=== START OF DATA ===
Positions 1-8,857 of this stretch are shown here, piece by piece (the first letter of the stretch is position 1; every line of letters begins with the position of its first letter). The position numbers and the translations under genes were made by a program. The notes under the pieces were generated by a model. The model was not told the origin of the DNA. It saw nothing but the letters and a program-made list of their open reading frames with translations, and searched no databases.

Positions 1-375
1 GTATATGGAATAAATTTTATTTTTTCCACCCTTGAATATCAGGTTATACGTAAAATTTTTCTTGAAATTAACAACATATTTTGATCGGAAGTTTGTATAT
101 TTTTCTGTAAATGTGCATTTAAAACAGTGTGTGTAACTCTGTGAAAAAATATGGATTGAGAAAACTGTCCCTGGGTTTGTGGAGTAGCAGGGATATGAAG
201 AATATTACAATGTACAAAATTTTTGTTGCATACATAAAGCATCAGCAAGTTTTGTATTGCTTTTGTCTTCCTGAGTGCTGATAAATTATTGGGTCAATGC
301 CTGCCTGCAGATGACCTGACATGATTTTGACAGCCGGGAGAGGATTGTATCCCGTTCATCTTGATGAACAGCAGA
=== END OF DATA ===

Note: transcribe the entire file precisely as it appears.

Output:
Positions 1-8,857 of this stretch are shown here, piece by piece (the first letter of the stretch is position 1; every line of letters begins with the position of its first letter). The position numbers and the translations under genes were made by a program. The notes under the pieces were generated by a model. The model was not told the origin of the DNA. It saw nothing but the letters and a program-made list of their open reading frames with translations, and searched no databases.

Positions 1-375
1 GTATATGGAATAAATTTTATTTTTTCCACCCTTGAATATCAGGTTATACGTAAAATTTTTCTTGAAATTAACAACATATTTTGATCGGAAGTTTGTATAT
101 TTTTCTGTAAATGTGCATTTAAAACAGTGTGTGTAACTCTGTGAAAAAATATGGATTGAGAAAACTGTCCCTGGGTTTGTGGAGTAGCAGGGATATGAAG
201 AATATTACAATGTACAAAATTTTTGTTGCATACATAAAGCATCAGCAAGTTTTGTATTGCTTTTGTCTTCCTGAGTGCTGATAAATTATTGGGTCAATGC
301 CTGCCTGCAGATGACCTGACATGATTTTGACAGCCGGGAGAGGATTGTATCCCGTTCATCTTGATGAACAGCAGA